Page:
Verizon and MCI close merger

Michael Capellas, former president and CEO of MCI, will leave the business

Verizon Communications and MCI  closed their merger on Friday, creating a carrier with a massive U.S. presence in homes and businesses as well as a major global data network.

The merger, agreed upon last Feb. 14, followed a high-stakes battle for MCI between Verizon and another U.S. regional carrier, Qwest Communications International.  Along with SBC Communications' acquisition of AT&T to form the new AT&T, a deal that closed late last year, it completes a wave of consolidation of the U.S. telecommunications industry. Verizon, based in New York, will keep its corporate name and now has approximately 250,000 employees serving customers in 150 countries. The combined company has approximately $90 billion in annual total consolidated operating revenues.

Verizon's top management team, led by Chairman and Chief Executive Officer (CEO) Ivan Seidenberg, and Board of Directors will remain unchanged, the company said. Michael Capellas, who was president and chief executive officer of MCI, is leaving the business now that the merger has closed, the company said.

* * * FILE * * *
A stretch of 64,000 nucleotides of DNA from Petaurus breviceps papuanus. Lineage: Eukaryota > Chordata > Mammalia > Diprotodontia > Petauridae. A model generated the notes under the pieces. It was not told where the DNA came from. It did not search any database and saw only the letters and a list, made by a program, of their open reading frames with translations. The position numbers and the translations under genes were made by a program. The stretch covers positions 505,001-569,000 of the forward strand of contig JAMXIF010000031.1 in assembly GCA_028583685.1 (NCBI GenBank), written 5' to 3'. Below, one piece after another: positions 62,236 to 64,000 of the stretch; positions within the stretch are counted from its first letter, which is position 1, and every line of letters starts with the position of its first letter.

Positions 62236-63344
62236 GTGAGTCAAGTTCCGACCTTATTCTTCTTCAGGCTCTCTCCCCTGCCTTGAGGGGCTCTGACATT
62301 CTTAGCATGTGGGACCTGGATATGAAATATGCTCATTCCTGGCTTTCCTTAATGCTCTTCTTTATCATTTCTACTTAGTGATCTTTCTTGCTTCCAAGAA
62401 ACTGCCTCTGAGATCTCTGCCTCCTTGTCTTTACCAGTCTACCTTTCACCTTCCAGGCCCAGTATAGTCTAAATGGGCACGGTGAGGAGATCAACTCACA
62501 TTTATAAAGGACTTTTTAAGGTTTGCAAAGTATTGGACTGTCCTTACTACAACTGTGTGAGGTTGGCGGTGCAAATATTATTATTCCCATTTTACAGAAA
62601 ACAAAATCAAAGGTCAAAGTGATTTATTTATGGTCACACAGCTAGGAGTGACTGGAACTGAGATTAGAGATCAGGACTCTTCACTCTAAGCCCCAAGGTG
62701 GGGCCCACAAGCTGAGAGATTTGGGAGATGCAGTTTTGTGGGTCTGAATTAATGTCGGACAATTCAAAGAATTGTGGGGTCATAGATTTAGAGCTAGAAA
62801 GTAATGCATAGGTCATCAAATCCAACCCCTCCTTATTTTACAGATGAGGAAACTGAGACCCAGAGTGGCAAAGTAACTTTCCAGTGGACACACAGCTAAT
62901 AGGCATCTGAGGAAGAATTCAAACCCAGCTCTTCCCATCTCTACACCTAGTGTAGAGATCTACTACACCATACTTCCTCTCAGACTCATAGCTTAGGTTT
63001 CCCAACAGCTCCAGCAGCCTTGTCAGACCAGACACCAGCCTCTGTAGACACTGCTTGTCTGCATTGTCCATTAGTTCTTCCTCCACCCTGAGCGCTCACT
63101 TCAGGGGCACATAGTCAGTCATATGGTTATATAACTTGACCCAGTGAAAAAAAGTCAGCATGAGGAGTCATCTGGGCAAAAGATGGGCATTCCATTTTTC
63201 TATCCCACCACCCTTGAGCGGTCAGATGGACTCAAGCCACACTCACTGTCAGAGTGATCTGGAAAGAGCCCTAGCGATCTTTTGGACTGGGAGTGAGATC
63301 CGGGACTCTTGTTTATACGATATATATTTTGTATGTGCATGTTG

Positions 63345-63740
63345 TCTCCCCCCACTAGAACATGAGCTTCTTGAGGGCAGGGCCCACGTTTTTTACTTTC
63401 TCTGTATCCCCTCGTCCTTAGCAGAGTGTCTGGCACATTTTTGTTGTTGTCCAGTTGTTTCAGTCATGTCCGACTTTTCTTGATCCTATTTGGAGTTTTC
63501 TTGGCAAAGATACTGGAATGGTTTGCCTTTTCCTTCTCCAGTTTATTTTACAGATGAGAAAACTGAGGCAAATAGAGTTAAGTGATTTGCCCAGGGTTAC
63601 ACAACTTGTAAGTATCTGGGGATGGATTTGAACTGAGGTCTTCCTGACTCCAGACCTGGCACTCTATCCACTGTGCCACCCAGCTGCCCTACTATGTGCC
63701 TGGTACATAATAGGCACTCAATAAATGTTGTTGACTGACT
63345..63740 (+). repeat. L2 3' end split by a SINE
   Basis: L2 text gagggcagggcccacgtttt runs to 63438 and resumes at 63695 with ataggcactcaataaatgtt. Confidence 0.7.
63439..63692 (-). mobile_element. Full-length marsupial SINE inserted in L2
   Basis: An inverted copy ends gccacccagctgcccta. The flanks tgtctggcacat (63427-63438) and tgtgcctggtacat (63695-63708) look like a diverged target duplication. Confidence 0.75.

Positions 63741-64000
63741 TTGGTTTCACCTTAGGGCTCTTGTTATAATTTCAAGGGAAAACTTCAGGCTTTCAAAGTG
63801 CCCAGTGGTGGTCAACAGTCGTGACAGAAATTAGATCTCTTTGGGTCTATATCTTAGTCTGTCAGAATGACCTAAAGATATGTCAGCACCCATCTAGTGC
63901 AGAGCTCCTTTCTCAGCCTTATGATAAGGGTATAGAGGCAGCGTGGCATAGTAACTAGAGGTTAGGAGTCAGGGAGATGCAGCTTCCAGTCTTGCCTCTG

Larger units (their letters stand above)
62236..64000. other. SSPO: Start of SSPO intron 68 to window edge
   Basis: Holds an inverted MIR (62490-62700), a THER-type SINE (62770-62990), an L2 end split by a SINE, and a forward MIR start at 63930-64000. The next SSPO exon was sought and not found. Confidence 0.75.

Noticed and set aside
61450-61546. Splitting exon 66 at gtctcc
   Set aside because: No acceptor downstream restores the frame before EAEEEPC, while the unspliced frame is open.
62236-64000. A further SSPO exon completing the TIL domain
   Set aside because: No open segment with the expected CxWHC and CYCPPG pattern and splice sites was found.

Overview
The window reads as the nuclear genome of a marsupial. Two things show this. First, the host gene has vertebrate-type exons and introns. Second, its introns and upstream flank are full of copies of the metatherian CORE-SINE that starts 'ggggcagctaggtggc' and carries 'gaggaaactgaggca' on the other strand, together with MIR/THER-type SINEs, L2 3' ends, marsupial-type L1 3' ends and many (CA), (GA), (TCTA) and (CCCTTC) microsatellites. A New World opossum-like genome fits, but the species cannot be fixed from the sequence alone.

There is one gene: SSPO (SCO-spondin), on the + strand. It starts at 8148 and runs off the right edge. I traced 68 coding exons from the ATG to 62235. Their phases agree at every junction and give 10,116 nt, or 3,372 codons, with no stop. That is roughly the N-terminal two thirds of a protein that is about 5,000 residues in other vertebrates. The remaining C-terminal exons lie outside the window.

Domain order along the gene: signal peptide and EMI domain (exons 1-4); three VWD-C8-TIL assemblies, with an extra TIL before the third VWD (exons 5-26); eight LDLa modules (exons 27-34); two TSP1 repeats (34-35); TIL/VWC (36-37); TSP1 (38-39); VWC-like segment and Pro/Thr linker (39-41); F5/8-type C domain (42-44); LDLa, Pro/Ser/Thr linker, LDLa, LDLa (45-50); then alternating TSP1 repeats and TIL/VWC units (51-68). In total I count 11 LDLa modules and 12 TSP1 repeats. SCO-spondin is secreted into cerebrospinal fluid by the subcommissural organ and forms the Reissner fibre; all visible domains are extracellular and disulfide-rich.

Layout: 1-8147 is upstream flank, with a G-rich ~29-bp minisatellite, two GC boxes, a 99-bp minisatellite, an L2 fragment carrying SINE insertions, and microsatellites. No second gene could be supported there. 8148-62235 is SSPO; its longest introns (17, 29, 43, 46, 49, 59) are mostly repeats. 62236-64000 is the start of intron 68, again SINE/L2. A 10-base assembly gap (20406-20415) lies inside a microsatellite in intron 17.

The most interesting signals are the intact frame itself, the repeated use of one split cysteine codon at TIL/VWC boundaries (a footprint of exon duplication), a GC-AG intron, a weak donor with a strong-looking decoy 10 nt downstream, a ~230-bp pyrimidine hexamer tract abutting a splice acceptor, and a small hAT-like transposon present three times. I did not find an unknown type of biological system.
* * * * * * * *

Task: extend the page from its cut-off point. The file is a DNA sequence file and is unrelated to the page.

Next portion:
Business and government customers of the former MCI will be served by a new unit of Verizon, called Verizon Business. The new group will also absorb the former Verizon Enterprise Solutions Group. The new unit operates a global IP network of more than 100,000 miles and will announce new products and services later this month. John Killian, formerly senior vice president and chief financial officer of Verizon's domestic telecommunications business, has been named president of the new unit.

Verizon's other main business units will be its domestic landline division and Verizon Wireless Inc.

Verizon is paying a total of $8.5 billion in cash and stock for MCI, according to spokesman Bob Varettoni. Trading in MCI shares will continue until the end of the trading day Friday.

On Thursday, MCI, based in Ashburn, Virginia, announced it had restated its financial results for the first three quarters of 2005, ending Sept. 30. Because of an error related to its contributions to the U.S. Federal Universal Service Fund, it had overstated net income for the period by $52 million, the company said in a statement. However, it said the restatement would not affect the closing of the merger, which took place less than 24 hours after the restatement was announced.

Copyright © 2006 IDG Communications, Inc.

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